Nearly every tri/quad/hex/multicopter pilot has the impulse to chop the throttle while flying around. Most quadcopters are fixed pitch, which means that as power drops, so does control authority. When power is cut, they fall like stones. A quick throttle chop usually results in a few feet of lost altitude and a quickened pulse for the pilot. Cut power for much longer than that, and things can get really interesting. [RcTestFlight] decided to study free fall in depth, and modified a test bed quadcopter just for this purpose.
First, a bit of a primer on free-falling quadcopters and their power systems. Quadcopters always have two motors spinning clockwise, and two spinning counterclockwise. This configuration counters torque and allows for yaw control. Most large quads these days use sensorless brushless motors, which can be finicky about startup conditions. Brushless controllers are generally programmed to kick a motor into spinning in the proper direction. If a motor is spinning in reverse at several hundred RPM, things can get interesting. There will often be several seconds of stuttering before the motor starts up, if it starts at all. The controller MOSFETS can even be destroyed in cases like this.
When a quadcopter loses power, the motors slow down and thrust drops off. The quad begins to drop. As the falling quadcopter picks up speed, the propellers begin to spin (windmill) due to the air rushing up from below. If the quadcopter started its fall in a normal attitude, all four of the propellers will rotate reverse of its normal direction. The now spinning props will actually act as something of an air brake, slowing the fall of the quad. This is similar to a falling maple seed, or autorotation in a helicopter. The spinning blades will also act as gyroscopes, which will add some level of stabilization to the falling quadcopter. Don’t get us wrong – the quadcopter can still be unstable as it falls, generally bobbing and weaving through the air.
None of this is a guarantee that the quad won’t tip over onto its back – which will reverse the entire process. Through all of this bobbing, weaving, and falling the flight controller has been along for the ride. Most flight controllers we’ve worked with have not been programmed with free fall in mind, so there is no guarantee that they will come back on-line when the throttle is rolled on. Thankfully many controllers are open source, so testing and changes are only a matter of risking your quadcopter.
[RcTestFlight] found that his FPV h-quad quad was relatively stable in free fall, so he began experimenting with falls from high altitude. He found that many tests don’t end well. One crash managed to bend his aluminum frame badly enough that he replaced two of the arms with more forgiving wood. His quad originally had 9 inch props. In an attempt to go for a slower sink rate, [RcTestFlight] switched to 14 inch props. The larger props also needed slower motors with more torque. After these changes, the quad definitely fell slower, however he found the fall was actually less stable than the 9 inch props. Self deploying foam drag flaps slowed things down even further, but the flaps themselves became an issue when a particularly violent fall ripped them all off. After taking his quad up to 4142 feet, nearly losing his quad, and a number of rough crashes, [RcTestFlight] had has his fill of free fall. We’d love to see more testing, especially with collective pitch quadcopters. We’ll keep our own quads safe in powered flight though.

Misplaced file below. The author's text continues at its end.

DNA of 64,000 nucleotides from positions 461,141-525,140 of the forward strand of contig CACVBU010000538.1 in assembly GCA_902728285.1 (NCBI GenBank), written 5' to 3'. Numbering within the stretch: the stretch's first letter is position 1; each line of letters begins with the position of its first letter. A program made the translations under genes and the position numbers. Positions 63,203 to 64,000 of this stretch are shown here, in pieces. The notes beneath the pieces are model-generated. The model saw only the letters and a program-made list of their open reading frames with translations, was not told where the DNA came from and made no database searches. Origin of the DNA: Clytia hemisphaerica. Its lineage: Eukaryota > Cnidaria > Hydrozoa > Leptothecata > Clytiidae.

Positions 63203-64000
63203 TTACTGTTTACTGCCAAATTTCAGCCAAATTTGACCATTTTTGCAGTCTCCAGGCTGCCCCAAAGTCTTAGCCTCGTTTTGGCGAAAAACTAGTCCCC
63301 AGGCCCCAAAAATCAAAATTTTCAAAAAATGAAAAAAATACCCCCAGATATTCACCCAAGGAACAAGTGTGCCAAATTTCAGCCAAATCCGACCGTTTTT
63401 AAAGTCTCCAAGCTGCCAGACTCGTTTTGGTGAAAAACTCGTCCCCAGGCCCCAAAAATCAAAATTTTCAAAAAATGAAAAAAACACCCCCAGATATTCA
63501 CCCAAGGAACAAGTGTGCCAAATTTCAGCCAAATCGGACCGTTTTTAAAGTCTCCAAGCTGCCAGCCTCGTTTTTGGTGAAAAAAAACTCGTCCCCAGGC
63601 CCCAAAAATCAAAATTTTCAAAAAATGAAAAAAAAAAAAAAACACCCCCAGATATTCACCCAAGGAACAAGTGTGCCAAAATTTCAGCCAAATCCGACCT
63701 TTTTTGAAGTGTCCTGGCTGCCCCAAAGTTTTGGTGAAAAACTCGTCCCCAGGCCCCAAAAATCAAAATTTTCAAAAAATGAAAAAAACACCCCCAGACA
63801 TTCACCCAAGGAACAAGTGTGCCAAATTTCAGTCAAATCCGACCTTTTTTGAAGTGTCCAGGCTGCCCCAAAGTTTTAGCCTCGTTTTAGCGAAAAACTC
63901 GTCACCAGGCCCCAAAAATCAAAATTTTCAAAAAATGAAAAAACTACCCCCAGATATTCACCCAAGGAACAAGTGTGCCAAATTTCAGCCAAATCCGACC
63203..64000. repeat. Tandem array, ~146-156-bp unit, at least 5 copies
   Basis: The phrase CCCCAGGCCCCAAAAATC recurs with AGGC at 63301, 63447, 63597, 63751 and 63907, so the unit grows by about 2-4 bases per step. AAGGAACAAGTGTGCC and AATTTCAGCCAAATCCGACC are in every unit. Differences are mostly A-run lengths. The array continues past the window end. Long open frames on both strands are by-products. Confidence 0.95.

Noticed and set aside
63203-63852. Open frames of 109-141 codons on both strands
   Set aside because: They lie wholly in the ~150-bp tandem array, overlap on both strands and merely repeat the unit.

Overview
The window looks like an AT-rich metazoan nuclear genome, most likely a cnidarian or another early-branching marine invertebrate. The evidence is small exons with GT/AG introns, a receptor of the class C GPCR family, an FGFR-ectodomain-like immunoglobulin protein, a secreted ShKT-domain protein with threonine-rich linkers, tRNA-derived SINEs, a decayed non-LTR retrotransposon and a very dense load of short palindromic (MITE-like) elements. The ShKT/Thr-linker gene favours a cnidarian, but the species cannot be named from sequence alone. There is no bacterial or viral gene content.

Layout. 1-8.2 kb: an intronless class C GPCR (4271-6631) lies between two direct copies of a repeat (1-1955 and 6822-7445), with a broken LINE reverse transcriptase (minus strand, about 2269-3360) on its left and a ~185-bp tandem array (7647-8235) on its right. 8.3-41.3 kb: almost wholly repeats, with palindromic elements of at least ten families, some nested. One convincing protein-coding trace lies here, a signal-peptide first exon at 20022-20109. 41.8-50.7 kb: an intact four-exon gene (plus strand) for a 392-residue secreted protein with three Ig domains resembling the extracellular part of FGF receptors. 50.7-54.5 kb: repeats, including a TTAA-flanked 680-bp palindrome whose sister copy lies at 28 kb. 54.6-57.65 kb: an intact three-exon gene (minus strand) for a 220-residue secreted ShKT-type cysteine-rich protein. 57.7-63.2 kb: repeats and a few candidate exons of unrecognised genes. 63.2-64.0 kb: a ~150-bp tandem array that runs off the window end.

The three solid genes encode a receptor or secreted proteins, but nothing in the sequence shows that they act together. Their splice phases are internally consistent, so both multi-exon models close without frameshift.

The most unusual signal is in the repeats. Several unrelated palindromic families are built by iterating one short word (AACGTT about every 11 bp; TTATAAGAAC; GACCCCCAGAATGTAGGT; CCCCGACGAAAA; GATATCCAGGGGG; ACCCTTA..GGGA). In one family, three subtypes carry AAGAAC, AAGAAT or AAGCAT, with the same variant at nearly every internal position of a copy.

Interesting video and I like the idea of a flap system to slow the impact or fall time and maybe allow for a recovery.
I also thought of something else... The comment "Nearly every tri/quad/hex/multicopter pilot has the impulse to chop the throttle while flying around." was to me a true statement. I have in a moment of panick, pulled my throttle back too far causing my Hexa to fall and crash before I can recover from my mistake. So I started to wonder why the APM/Pixhawk code doesn't have this particular fail safe coded in to allow pilots to chose it as an option (especially novel idea for Noobs like me). Is there a way to build this in to allow the APM/Pixhawks to measure altitude via baro, sonar, optics, or alt DR and then prohibit PWM/PPM minimums to be commanded while at an altitude above a operator entered minimums? Thoughts?
I like that you tried out the flap idea. Next step would be to make a quad glider ;)
Like Ted said, maybe the secret to free falling is to point the craft upside down. Recovery should be easier.
I only watch his videos to see footage of Park City. He's got loaded parents. Going to 4000ft is a good way to put a hole in someone's roof, if wind shear takes hold of it.
This fellow has fun regularly. I enjoyed the video he did with teaching his girlfriend FPV with fixed wing. It was not winter yet and the view of his part of the country was beautiful.
Definitely provides an interesting perspective - worth buying a T shirt to see what he does next.
I think using a snow covered landscape definitely let these "tests" go on longer than they would have otherwise.
400ft AGL? I thought you said 400ft ACL! (Above cloud level) ;)
4000 feet eh? Im pretty sure he never exceeded 400ft...wink, wink.
You could turn on the ESC's "brake" function. This would dramatically reduce the backwards RPM the props achieve thus possibly making a restart easier. But also a MUCH faster fall. Or try descending inverted.